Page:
We all know that omega 3 fatty acids are essential for our overall health. I can’t remember where I first read about their importance for the female reproductive system or their usefulness in migraine prevention. I just remember that as my menstrual issues and migraines got worse several years ago, the same supplement being recommended for both caught my attention. I began taking a krill oil supplement.
In an ideal world, we’d get all of our vitamin, mineral, and other nutritional needs from food. Real food–not pills. I absolutely believe that’s how it’s supposed to work. However, as much as I constantly strive to improve my diet, I’m not there yet. So I take a whole food multivitamin and several specific supplements to address my various issues.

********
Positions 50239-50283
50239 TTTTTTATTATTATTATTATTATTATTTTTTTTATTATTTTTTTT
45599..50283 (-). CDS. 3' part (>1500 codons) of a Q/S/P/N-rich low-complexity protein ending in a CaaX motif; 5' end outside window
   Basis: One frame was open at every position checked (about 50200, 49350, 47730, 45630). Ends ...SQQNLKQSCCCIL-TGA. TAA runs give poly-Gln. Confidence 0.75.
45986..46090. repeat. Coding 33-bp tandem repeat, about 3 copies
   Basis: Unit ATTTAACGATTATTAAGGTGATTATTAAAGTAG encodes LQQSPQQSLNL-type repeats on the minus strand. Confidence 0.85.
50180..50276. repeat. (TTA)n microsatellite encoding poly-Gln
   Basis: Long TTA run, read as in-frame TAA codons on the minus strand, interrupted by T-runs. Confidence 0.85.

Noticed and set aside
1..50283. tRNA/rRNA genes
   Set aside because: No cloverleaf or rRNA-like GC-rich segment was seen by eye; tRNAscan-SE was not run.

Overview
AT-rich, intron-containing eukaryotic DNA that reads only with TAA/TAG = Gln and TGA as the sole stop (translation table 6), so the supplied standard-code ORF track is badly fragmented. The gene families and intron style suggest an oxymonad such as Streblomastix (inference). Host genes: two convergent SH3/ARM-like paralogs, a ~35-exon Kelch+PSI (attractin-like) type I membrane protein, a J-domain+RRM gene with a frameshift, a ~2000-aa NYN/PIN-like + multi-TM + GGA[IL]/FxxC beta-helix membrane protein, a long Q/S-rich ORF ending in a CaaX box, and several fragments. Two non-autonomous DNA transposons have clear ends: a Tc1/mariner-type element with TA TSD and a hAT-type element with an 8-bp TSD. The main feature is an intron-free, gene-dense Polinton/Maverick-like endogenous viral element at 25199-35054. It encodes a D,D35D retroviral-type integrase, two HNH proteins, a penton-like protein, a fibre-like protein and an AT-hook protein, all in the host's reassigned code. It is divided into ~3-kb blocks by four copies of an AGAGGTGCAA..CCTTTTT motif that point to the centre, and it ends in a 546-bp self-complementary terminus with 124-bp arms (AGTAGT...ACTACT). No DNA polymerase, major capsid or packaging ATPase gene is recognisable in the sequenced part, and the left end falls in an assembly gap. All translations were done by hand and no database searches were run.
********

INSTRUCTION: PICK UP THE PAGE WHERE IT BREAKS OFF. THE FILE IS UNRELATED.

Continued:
I’d love to reduce the number of pills I have to take, though. And since I’ve been making a deliberate effort to eat more fish lately, I thought maybe I was to the point where I could drop that one. I wasn’t sure anymore how much difference that particular supplement was making anyway.
It just so happened that when I ran out of the krill oil, we were a bit strapped financially. Spending money on a supplement I wasn’t sure was necessary or beneficial didn’t seem like the best idea. So I just didn’t order a refill.
I regretted that decision.
Side note: yes, science nerds, I hear you now: “Correlation does not equal causation!” I know that. And maybe all this is a big fat coincidence. But since research does indicate the use of omega 3s for easing menstrual difficulties, I’m going to assume it isn’t coincidental.
To be completely fair, I didn’t return to the horrendous cycles I had before I started all this stuff. But I did notice a marked difference this time and not in a good way. Most particularly I had some issues mid-cycle (and I won’t bore you with the details) that I hadn’t seen in a long time.
I ordered more krill oil this week. Maybe someday I’ll eat enough fish to not need this stuff, but that day is not today.